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March 14, 2007

Upgrade! Johannesburg


The Art of Sound - James Webb

Upgrade! Johannesburg is proud to present: The Art of Sound - James Webb presents his major gallery installations and radio projects :: March 16, 15:00 - 17:00 :: Convent Seminar Room, University of the Witswatersrand, Johannesburg :: All Welcome!

James Webb is a leading South African sound artist with a growing international reputation. He will discuss the challenges of his large-scale sound installations including Prayer (2002); The Black Passage (2006) and Autohagiography (2007); his collaborative radio projects including A Compendium of Imaginary Wavelengths (2004) and works in progress such as Beau Diable (2007).

From the profile of James Webb by Carinne Zaayman on www.artthrob.co.za: "James Webb is a pioneer of sound art in South Africa. But his production extends far beyond that of gallery installations. Webb also works as a sound designer, curator and teacher. A keen collaborator, Webb is always involved in a number of projects where his expertise on sound as well as project coordination is invaluable.

Highlights of his career include the co-curation of the YDETAG and YDEsire events, participation in the 2002 Ars Electronica festival, his collaboration with James Sey for 'A Compendium of Imaginary Wavelengths', and his two-part solo exhibition 'Phonosynthesizer' at the US gallery in Stellenbosch and the NSA in Durban. His sense of pop and eroticism characterise many of his works, especially in two of my favourites, thesexworks, a telephone artwork, and Wa, an elaborate spoof on our celebrity-mad pop culture and our romance with all things Japanese.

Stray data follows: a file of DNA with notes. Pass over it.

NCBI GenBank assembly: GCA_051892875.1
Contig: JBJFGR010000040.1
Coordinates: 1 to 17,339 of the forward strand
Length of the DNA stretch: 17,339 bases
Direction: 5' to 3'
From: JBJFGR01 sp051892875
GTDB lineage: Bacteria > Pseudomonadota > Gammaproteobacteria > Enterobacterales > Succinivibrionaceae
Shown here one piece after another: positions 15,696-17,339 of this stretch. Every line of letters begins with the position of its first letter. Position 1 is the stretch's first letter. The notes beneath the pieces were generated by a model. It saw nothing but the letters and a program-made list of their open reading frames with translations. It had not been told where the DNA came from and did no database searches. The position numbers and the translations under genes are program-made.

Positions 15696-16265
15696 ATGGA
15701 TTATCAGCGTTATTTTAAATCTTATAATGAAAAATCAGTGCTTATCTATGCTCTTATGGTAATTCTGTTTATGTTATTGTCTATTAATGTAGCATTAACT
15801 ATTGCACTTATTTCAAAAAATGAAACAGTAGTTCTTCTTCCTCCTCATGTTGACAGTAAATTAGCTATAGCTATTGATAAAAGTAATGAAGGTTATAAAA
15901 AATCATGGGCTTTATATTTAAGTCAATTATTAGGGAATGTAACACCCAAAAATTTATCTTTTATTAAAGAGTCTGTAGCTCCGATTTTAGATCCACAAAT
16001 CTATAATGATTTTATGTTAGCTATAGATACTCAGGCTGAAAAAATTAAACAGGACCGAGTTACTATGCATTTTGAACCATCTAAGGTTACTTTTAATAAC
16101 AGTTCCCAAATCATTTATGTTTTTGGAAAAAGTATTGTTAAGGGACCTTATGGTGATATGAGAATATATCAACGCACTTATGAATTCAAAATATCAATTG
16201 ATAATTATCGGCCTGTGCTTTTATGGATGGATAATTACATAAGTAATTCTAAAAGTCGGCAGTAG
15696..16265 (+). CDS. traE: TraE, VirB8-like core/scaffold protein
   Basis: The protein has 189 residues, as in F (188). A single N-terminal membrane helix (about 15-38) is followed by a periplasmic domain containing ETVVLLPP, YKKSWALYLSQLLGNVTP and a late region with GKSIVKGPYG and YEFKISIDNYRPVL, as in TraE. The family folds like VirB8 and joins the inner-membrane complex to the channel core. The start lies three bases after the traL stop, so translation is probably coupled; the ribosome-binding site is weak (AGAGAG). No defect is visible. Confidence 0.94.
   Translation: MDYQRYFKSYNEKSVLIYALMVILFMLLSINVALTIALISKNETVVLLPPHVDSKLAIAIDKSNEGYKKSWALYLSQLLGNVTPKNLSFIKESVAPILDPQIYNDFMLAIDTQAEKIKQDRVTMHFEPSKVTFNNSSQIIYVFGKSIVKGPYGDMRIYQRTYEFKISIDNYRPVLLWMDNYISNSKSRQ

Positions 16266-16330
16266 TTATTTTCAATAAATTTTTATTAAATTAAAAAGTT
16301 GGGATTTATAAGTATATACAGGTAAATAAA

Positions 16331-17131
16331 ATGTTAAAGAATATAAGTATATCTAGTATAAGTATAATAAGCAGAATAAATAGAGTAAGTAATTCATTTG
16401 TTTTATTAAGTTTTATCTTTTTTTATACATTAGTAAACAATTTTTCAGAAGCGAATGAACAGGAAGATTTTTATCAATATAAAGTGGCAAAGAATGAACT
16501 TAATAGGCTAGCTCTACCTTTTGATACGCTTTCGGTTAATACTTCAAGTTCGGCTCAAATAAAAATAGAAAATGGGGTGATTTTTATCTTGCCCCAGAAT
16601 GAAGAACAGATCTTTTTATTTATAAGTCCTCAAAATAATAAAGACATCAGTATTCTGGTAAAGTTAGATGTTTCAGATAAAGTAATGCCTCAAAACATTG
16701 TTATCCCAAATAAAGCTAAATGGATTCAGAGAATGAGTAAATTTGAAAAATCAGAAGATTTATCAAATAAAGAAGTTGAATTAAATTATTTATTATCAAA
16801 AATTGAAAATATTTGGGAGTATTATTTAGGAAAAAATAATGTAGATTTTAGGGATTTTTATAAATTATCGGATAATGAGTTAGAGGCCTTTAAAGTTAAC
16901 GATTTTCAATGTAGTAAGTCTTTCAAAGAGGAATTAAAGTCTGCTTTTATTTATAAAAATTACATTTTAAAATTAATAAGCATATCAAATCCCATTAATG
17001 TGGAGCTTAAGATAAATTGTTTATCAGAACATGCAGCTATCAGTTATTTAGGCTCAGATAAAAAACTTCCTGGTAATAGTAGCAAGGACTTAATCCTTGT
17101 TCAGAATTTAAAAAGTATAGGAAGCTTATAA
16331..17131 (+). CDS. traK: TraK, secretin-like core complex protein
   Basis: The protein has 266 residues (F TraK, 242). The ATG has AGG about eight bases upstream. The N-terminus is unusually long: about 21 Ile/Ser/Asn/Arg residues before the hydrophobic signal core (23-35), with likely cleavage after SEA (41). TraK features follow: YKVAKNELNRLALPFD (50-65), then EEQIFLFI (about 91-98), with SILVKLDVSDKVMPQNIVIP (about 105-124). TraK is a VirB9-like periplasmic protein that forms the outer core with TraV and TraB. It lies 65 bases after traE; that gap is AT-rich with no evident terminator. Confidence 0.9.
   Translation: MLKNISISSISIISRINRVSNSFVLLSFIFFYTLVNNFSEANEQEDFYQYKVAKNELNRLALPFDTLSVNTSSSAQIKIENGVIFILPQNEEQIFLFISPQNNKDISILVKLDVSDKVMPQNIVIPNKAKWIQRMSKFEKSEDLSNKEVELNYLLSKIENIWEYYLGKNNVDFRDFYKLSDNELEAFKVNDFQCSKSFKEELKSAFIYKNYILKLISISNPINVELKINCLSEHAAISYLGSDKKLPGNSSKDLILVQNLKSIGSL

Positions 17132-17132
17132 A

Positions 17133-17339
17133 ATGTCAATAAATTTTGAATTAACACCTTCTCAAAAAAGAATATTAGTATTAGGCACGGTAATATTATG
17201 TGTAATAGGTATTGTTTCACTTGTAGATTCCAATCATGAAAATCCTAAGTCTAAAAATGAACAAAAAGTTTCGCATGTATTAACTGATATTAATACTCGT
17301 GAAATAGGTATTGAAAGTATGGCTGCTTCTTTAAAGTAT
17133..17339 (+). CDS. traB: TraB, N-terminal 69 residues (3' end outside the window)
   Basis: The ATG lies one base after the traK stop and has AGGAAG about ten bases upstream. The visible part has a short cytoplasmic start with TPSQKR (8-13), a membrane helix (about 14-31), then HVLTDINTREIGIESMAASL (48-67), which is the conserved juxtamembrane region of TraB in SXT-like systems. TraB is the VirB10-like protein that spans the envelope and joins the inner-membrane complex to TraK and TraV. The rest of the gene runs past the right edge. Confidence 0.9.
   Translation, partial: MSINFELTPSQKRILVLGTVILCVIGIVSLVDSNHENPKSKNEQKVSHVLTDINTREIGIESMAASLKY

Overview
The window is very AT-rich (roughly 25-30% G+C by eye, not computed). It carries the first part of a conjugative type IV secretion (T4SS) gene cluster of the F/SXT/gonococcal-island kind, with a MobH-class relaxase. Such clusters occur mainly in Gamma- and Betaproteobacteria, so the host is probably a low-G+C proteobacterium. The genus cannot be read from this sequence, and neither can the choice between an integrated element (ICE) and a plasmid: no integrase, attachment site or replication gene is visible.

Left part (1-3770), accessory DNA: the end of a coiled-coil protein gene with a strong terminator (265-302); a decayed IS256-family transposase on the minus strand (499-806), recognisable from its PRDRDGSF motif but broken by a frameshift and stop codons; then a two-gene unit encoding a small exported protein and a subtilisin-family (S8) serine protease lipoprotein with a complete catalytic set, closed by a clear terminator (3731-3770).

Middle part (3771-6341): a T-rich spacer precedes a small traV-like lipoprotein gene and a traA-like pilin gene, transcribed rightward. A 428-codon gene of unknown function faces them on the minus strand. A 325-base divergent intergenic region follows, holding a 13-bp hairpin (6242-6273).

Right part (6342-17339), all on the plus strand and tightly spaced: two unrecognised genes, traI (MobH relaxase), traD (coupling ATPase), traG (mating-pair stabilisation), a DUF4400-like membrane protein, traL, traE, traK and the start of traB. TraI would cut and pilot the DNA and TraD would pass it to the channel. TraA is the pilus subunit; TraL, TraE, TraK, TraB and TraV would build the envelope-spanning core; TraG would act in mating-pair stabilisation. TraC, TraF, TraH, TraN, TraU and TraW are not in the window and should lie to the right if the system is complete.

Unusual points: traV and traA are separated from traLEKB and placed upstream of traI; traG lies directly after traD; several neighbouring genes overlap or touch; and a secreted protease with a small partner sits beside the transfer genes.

It is, however, his ingenious conception of the way in which sound permeates our world and thinking that defines Webb's magical oeuvre. His work never simply revolves around the playback of sound files. Instead, there is always careful consideration of the physicality of context and media, whether this is the installation of large speakers, or almost invisible interventions in public spaces. Process is further of prime importance for this artist, as his manner of sourcing sound is invariably already part of the way in which meaning is generated through his work."

Posted by jo at March 14, 2007 11:03 AM